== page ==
Get loose

 Inner looseness results in outer strength.


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We tend to think of strength as being hard. Physical endurance, diamonds, retaining walls—we view all of them as being hard and tough. We equate strength with rigidity. We feel we need to resist things to be able to bear up under them. We identify power with being physically, emotionally, and mentally fixed.  We become tight and unyielding in our desire to become strong.

Unfortunately, this leads us to overlook our greatest source of inner strength—fluidity. Consider the wind. It is an indomitable force of nature. It bends the physical to its will, shaping trees and carving stone, creating weather patterns, and providing a source of natural energy. Yet it is invisible except in its effects. We do not see the wind; we can only sense its creations.

We can watch the wind shake trees or drive wind and snow. We can observe it filling sails or spinning windmills. We can feel it on our skin. But we will never view the wind directly. Its power lies in its fluidity, changeableness, and it persistence.

Similarly, our true strength comes from our ability not to be fixed or rigid. When we are physically limber, like a willow tree, we can adapt to changing physical circumstances. Emotional and mental flexibility allows us to adapt to life rather than to resist.

Adaptability is important, as resistance is the source of most mental and emotional pain. When we are willing to be loose and changeable in our inner world, we release our preconceptions about how things are supposed to be. This allows us to enjoy things as they are—right now—and frees us to view things as they are. Liberation from expectation and judgment empowers us to savor and capitalize on any and all circumstances. This is true strength: the ability to love life in the moment.

Let’s take a few minutes to convene with our inner divinity—our sharing within—to cultivate inner looseness. We’ll start by establishing a gentle and even breathing rhythm, as we picture our sharing within as a sphere of golden light in the center of our chest. As we inhale, the light gains strength and brightness. As we exhale, the light flows out from our chest to fill us and our environment. We will continue the breathing and visualization pattern until we sense conscious connection with our sharing within—we will feel calm, peaceful, even, and centered.

We will take inventory of our body from head to toe and note any areas of pain or tension. As we identify these locations, we will breathe golden light from our heart as well as relaxation into them, until we feel the pain and tension ease. We’ll continue breathing the light throughout our body for moment or two until we feel a sense of physical well-being.

Next we’ll take stock of our emotional state. We’ll note any difficult our troublesome emotions. We will breathe golden, relaxing heart light into our darker emotions until we feel our emotional spirits lift. We will continue breathing ease into our emotions for a moment or two, letting ourselves and our feelings lighten up.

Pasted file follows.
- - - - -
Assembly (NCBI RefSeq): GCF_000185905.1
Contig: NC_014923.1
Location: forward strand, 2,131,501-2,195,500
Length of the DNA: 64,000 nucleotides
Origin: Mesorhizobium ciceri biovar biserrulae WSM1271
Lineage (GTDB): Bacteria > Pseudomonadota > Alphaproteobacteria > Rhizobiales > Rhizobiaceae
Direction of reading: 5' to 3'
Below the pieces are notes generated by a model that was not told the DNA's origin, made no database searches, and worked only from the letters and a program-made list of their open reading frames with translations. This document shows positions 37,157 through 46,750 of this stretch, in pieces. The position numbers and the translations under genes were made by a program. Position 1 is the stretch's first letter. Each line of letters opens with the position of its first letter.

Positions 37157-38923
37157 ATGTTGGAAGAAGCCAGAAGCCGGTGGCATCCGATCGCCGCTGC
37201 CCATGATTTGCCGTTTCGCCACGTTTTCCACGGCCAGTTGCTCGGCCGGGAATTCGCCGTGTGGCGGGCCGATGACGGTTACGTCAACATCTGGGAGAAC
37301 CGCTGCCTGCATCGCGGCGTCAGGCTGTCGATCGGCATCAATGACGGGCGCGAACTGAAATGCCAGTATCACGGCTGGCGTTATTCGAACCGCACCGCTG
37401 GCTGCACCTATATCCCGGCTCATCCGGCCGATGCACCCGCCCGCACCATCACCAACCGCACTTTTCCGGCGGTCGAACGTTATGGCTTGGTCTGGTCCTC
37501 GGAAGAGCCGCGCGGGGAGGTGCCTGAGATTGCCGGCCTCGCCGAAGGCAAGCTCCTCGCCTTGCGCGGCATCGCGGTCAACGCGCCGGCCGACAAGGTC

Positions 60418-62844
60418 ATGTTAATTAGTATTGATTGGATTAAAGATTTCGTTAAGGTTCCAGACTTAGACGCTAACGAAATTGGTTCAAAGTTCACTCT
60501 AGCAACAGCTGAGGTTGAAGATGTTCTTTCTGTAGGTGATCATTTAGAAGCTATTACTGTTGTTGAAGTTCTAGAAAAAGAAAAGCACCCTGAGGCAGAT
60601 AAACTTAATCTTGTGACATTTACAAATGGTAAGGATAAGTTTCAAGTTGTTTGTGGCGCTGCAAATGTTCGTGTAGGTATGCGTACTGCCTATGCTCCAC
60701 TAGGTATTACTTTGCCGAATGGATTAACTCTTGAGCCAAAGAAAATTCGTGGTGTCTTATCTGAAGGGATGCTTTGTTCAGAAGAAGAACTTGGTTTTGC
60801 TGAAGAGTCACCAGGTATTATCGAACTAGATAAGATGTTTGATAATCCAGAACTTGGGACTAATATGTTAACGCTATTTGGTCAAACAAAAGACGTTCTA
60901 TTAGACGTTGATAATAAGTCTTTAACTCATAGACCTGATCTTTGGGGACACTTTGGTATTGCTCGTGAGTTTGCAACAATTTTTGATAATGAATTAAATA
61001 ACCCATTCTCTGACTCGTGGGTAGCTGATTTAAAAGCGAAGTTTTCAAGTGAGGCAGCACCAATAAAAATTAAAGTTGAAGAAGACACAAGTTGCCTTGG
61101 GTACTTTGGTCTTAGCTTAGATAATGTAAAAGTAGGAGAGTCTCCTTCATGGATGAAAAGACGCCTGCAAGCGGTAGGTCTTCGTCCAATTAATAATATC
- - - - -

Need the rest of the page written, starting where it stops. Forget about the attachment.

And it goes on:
We’ll also review our persistent thought patterns. Where do our thoughts tend to lead? What are we having difficulty accepting? What or who do we judge? We’ll breathe golden heart light to surround these thoughts, situations, and interactions, creating a bubble around them. We will breathe the bubble full of light and watch the light dissolve any difficulty or resistance.  We continue breathing light into our thoughts for a moment or two, until we sense our mind feeling free and easy.

Finally, we’ll focus our attention at the very center of our chest and together with our sharing within, we will affirm “My power lies in my ability to love and enjoy what is. Life is beautiful right now.” We will breathe golden light charged with this sentiment to fill ourselves and our surroundings. Doesn’t it feel good to be loose?

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Divinely unique and beautiful reader, how have you gotten loose? Please share…

One Reply to “Get loose”

  1. I got loose with this blog post by dropping the letter “m”. My mother was a proofreader for the local paper, as well as being an English and Latin major. I attended Catholic grade school. The need for correct spelling and grammar is part of me.

    I originally typed “What or whom do we judge? ” Spell check didn’t like whom; it wanted who. Whom seemed correct to me. I considered checking the internet to find the proper usage.

    Suddenly, I laughed as I saw how the power of serendipity had provided a great example of my own grammatical rigidity. You will note the sentence now reads “What or who do we judge? ” Life is endlessly amusing: liberation at the cost of a single letter!

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